On the current status of JCAMP as a data transmission standard for NMR, IR and MS

submitted to the newsgroup: bionet.stuctural-nmr MSG # 1049
Michael T Grzonka, Weinheim, Germany, January 1996



The famous IR activities in the early days of JCAMP have been covered earlier in this newsgroup, but there has been serious further developments since then.

The general idea in that respect was always, that a fully developed JCAMP should cover more than just one spectroscopy. To the best of my knowledge I would like to summarize the current status below.


It happened as early as 1990 that the German Federal Ministry of Research and Development had set-up a large funding programme covering specialised information in chemistry.
Amongst the subjects funded was (and is still to the end of 1995) spectroscopy. The intentions of the German Government, however, were much broader than just this:
beyond SpecInfo (covering the spectroscopy bit) the funding included Beilstein, Gmelin, and the Detherm Database. All four were developed from their ancient stages (e.g. books and paperwork for, say, Beilstein) into electronic form. All four databases are hosted and available to the public at STN International (the place were you get CAS Online).
Please remember that in those days, WINDOWS and the like was virtually non-existent, and proprietory data formats were the credo of almost every instrument vendor (except for IR, of course).

II. The existing JCAMP standards

Important for the further development of JCAMP, was that the generous funding of the German government fueled a inspiring discussion amongst the institutions and companies involved about all subjects releated to chemical information handling.
Amongst these subjects was the exchange of chemical information. To many of us, the early JCAMP seemed to have shown an ideal way of how to approach this problem:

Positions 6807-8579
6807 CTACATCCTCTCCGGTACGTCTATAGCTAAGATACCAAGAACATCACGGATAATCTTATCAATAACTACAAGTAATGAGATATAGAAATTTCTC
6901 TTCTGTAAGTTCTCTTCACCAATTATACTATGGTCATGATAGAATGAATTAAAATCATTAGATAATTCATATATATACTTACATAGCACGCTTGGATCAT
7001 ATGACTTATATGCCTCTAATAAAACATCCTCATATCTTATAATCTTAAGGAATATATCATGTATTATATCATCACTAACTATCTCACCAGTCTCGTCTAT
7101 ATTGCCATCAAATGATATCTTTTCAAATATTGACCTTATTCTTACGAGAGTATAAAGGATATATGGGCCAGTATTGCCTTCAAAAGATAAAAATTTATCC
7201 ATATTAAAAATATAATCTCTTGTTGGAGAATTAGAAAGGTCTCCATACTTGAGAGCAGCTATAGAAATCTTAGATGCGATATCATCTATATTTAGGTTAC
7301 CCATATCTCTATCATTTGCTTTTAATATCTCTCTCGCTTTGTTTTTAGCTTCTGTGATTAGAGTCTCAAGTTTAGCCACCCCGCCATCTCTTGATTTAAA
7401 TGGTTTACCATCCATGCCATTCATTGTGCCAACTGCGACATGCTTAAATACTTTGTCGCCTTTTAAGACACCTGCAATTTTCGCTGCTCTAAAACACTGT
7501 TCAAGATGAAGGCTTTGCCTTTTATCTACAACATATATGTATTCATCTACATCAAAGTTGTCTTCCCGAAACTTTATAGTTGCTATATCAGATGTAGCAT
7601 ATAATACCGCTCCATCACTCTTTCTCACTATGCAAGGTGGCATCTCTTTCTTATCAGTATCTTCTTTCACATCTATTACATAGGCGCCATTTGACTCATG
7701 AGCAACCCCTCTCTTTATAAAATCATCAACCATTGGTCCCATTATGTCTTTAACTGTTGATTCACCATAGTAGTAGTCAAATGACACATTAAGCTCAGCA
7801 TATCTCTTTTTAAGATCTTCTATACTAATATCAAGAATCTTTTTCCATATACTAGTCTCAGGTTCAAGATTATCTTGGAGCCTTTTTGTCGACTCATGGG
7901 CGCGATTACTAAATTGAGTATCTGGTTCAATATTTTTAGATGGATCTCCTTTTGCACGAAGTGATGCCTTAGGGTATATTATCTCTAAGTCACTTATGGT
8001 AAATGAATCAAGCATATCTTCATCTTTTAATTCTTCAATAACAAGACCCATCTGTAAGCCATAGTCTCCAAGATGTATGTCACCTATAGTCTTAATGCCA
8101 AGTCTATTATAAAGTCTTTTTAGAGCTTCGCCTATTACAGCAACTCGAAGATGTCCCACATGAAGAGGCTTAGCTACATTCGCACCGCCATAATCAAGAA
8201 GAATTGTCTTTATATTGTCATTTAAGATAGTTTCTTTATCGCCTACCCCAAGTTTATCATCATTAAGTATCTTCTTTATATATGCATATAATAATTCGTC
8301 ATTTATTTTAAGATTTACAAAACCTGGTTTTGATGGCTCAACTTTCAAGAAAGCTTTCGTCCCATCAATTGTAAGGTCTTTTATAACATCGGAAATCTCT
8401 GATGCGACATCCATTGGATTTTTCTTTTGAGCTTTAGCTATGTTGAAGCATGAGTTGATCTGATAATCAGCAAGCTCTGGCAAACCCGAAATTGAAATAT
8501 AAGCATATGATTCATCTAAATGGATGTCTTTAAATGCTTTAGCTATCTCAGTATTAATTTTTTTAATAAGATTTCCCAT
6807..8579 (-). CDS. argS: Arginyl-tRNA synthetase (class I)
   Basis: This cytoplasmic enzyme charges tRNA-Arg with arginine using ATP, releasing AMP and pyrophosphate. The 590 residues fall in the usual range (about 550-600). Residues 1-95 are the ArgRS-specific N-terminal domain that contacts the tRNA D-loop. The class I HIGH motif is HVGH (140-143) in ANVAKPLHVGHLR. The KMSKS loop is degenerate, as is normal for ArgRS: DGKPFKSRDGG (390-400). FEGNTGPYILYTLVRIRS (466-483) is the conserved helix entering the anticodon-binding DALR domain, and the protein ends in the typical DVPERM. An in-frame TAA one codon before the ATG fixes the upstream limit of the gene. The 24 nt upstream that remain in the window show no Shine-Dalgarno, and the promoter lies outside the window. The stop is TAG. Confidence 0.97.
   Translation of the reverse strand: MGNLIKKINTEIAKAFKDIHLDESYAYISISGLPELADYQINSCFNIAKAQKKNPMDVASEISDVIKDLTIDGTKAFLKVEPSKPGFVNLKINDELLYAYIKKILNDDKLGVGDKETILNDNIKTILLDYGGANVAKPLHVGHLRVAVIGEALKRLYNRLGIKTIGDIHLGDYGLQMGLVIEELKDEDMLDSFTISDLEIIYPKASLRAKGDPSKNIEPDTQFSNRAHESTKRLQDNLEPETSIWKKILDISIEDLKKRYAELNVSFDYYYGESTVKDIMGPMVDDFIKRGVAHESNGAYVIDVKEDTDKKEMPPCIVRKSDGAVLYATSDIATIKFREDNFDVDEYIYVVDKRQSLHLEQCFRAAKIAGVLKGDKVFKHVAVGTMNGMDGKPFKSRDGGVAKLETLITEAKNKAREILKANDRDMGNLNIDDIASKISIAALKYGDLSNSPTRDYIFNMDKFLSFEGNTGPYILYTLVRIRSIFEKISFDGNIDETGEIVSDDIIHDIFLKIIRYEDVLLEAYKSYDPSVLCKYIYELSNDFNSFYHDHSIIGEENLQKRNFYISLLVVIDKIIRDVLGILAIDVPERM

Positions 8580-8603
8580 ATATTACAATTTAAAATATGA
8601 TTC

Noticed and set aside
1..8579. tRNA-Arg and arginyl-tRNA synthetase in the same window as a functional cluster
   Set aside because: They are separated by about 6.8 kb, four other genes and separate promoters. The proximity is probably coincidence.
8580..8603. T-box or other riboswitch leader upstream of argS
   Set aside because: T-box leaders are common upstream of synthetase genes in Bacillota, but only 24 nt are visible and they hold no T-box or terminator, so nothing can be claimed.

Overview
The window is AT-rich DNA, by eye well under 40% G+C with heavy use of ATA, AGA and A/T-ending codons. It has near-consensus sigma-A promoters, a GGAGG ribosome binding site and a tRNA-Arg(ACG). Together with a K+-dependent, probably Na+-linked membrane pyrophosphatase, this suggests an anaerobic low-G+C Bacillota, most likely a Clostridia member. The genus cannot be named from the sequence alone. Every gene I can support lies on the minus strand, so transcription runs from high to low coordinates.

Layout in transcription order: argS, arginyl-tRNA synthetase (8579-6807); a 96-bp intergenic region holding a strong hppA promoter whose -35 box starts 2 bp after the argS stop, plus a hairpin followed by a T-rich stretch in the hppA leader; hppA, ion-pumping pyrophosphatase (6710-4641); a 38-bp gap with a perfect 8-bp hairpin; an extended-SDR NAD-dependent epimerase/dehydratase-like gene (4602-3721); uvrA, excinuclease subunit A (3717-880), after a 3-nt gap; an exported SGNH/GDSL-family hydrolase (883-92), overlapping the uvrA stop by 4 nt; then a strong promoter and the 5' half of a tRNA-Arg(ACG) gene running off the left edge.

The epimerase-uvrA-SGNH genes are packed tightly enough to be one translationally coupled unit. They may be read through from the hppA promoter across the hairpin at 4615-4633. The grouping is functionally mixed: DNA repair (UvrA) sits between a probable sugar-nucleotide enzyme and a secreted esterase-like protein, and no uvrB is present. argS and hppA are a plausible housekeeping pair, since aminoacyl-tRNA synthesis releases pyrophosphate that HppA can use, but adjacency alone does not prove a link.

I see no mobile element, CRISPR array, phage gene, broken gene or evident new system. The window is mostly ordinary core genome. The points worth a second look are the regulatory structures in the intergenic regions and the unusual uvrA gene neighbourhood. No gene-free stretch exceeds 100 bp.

Particularly the use of printables as the only valid characters has proven to be a very good move, since discussions on ASCII vs. EBCDIC, or: 8, 16, 32 bit vs. 64 bit were survived by all JCAMPs with considerable ease.
However, there was a need for written definitions of JCAMP standards for more than just IR, and several people in the institutions and companies mentioned above have taken initative to push the subject. The following standards have been proposed and published since then:

name : JCAMP-DX, subject covered: IR-spectra
authors: R.S. McDonald and P.A. Wilks, Jr.
journal: Appl.Spectroscopy, 42(1), 151-162 (1988)
name : JCAMP-CS, subject covered: chemical structures
authors: J.Gasteiger, B.M.P. Hendirks, P.Hoever,C.Jochum and H. Somberg
journal: Appl. Spectroscopy, 45(1), 4-11 (1991)
name : JCAMP-DX for NMR, subject covered: NMR FIDs and spectra
authors: A.N. Davies and P. Lampen
journal: Appl. Spectroscopy, 47(8), 1093-1099 (1993)
name : JCAMP-DX for Mass Spectrometry
authors: P. Lampen, H. Hillig, A. N. Davies and M. Linscheid
journal: Appl. Spectroscopy, 48(12), 1545-1552 (1994)

III. JCAMP today